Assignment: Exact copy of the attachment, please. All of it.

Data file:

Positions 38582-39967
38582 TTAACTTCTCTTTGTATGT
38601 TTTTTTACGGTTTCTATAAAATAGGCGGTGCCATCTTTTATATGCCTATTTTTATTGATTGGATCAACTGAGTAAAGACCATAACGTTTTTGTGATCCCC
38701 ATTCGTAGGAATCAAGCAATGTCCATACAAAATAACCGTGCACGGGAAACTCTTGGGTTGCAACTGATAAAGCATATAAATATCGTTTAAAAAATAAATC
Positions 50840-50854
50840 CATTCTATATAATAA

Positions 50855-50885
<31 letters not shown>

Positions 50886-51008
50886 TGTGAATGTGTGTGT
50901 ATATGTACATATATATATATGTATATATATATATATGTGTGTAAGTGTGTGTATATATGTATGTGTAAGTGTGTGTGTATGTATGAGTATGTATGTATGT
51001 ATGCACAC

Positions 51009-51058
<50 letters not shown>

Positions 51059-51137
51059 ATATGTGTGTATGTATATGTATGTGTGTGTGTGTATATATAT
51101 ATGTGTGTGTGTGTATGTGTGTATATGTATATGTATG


Positions 38582-39967
38582 TTAACTTCTCTTTGTATGT
38601 TTTTTTACGGTTTCTATAAAATAGGCGGTGCCATCTTTTATATGCCTATTTTTATTGATTGGATCAACTGAGTAAAGACCATAACGTTTTTGTGATCCCC
38701 ATTCGTAGGAATCAAGCAATGTCCATACAAAATAACCGTGCACGGGAAACTCTTGGGTTGCAACTGATAAAGCATATAAATATCGTTTAAAAAATAAATC
Positions 50840-50854
50840 CATTCTATATAATAA

Positions 50855-50885
<31 letters not shown>

Positions 50886-51008
50886 TGTGAATGTGTGTGT
50901 ATATGTACATATATATATATGTATATATATATATATGTGTGTAAGTGTGTGTATATATGTATGTGTAAGTGTGTGTGTATGTATGAGTATGTATGTATGT
51001 ATGCACAC

Positions 51009-51058
<50 letters not shown>

Positions 51059-51137
51059 ATATGTGTGTATGTATATGTATGTGTGTGTGTGTATATATAT
51101 ATGTGTGTGTGTGTATGTGTGTATATGTATATGTATG